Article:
- First Solar acquires Sweden’s Evolar AB, expanding its R&D footprint to Europe
- It will enable the company to carry out research into high efficiency tandem devices
- It plans to explore integrating Evolar’s technology into its own R&D streams and commercial thin-film technology
US cadmium telluride (CdTe) based thin-film solar panel manufacturer First Solar has acquired Sweden headquartered perovskite technology company Evolar AB which not only expands its R&D footprint but also shows concrete move to venture into next generation tandem devices.
It means First Solar will have an R&D facility in Europe as Evolar will continue its work in Uppsala, Sweden. The latter’s staff will work in close collaboration with First Solar scientists at its US R&D center in Santa Clara in California.
“In addition to significantly expanding our capacity for advanced research, we are pleased to extend our R&D footprint to Europe,” said First Solar CEO Mark Widmar. “By connecting our advanced research lab in California with Europe and building the Western Hemisphere’s largest PV R&D innovation center in Ohio, we are effectively establishing and leading a uniquely transatlantic effort to develop and commercialize the next generation of photovoltaics.”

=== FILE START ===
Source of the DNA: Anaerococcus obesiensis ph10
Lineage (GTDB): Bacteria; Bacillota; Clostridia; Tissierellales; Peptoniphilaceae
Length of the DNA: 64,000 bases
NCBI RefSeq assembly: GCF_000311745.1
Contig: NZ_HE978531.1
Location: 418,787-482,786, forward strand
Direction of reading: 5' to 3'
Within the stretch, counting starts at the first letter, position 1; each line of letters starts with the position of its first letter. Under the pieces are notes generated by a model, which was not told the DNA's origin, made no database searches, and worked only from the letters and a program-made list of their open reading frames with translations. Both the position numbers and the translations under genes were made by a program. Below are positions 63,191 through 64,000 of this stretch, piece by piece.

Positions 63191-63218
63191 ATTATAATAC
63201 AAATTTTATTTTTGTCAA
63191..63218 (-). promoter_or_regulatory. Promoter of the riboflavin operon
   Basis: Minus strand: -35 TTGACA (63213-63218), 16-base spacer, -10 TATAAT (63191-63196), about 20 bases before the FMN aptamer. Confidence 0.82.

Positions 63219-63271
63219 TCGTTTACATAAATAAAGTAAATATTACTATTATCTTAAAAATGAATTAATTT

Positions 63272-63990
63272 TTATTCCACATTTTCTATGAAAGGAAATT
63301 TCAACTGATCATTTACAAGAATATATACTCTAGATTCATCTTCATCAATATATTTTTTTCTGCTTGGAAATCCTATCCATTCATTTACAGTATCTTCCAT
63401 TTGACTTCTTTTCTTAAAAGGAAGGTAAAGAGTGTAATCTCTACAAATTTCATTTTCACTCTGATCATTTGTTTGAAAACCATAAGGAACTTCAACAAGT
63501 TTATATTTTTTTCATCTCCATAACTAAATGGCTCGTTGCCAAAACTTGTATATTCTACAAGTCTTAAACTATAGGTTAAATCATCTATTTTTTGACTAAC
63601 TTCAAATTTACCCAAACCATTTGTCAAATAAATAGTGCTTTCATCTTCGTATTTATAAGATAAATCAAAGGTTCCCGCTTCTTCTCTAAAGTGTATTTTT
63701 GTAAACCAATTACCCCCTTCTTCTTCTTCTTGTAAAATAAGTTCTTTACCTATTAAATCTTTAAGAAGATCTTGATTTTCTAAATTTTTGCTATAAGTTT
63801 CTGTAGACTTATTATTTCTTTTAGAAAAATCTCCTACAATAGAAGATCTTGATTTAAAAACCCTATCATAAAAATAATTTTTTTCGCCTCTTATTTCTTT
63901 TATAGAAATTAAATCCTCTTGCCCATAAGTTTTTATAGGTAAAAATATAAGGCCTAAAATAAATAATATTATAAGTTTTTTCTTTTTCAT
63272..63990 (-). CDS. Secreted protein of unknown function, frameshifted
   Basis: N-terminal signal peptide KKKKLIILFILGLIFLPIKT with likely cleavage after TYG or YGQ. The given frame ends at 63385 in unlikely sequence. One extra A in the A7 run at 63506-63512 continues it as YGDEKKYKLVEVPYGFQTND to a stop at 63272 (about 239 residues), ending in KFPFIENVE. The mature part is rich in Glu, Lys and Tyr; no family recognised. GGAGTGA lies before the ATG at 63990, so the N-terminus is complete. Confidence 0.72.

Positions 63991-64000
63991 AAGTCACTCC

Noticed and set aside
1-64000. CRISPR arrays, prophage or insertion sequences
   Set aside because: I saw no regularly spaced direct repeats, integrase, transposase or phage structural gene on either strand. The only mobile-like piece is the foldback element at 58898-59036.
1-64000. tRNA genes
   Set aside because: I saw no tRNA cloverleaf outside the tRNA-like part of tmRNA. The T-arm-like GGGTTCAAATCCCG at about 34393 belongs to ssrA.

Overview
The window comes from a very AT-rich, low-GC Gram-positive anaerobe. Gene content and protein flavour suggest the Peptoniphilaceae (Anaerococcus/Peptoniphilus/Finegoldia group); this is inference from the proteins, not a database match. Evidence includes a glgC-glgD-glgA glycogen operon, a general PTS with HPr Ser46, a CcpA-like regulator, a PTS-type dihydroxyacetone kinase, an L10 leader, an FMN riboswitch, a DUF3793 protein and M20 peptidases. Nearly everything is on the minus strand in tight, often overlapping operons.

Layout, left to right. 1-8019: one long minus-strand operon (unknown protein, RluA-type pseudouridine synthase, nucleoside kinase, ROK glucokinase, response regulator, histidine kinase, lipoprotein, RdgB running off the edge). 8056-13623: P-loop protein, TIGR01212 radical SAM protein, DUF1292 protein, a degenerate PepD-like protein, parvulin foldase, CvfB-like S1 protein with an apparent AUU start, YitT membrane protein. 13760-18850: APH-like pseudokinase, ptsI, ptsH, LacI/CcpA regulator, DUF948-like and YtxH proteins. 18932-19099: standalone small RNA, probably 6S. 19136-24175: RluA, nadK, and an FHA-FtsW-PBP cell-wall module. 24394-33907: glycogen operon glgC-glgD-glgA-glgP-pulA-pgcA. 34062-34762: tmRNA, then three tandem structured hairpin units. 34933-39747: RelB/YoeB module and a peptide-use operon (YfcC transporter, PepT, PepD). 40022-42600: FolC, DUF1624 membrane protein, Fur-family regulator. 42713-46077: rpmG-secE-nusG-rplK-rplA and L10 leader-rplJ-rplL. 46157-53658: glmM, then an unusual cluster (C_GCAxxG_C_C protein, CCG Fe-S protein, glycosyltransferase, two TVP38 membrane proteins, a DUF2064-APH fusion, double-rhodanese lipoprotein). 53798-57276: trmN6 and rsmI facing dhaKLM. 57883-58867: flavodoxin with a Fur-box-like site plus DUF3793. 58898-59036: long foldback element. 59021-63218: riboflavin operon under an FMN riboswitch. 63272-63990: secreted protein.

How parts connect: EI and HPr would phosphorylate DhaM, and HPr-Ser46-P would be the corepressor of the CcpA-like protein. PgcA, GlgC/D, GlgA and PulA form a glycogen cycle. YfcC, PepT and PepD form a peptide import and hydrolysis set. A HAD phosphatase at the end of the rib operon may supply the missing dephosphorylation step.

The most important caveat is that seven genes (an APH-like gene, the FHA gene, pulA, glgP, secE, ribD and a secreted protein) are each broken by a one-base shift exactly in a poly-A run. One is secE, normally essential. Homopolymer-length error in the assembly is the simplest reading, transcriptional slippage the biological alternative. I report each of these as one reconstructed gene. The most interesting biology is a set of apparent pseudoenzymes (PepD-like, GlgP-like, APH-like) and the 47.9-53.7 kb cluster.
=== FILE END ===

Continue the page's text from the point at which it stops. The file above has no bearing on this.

Evolar uses PV Power Booster, a proprietary technology, claiming it increases solar cell efficiency by 25% vis-à-vis silicon based solar panels but at the same manufacturing cost/W. It focuses on developing manufacturing equipment among other solutions to commercialize tandem solar technology using perovskite thin films.
The American manufacturer says integrating Evolar’s technology with the company’s own R&D streams and commercial thin-film PV technology can help accelerate the development of next generation PV technology including high efficiency tandem devices.
“We anticipate that high efficiency tandem PV modules will define the future, speeding up decarbonization by allowing us to convert sunlight into clean electricity more efficiently. This acquisition supplements our existing R&D streams with expertise in thin film semiconductors that complement CadTel,” said First Solar CEO Mark Widmar.
The deal costs close to $38 million for First Solar as a purchase price and an additional $42 million to be paid on certain technical milestones being met by Evolar.
In 2022, First Solar and SunPower announced a collaboration to develop a tandem solar module into mass production (see SunPower & First Solar To Collaborate Again).
It recently won a US Department of Energy (DOE) funding for CdTe and silicon tandem solar module for residential rooftops (see US DOE Shortlists Solar Supply Chain Projects For Award).
First Solar once even had a module manufacturing plant in Germany, but closed it in 2012 as part of a restructuring effort when the financial crisis hit the solar sector.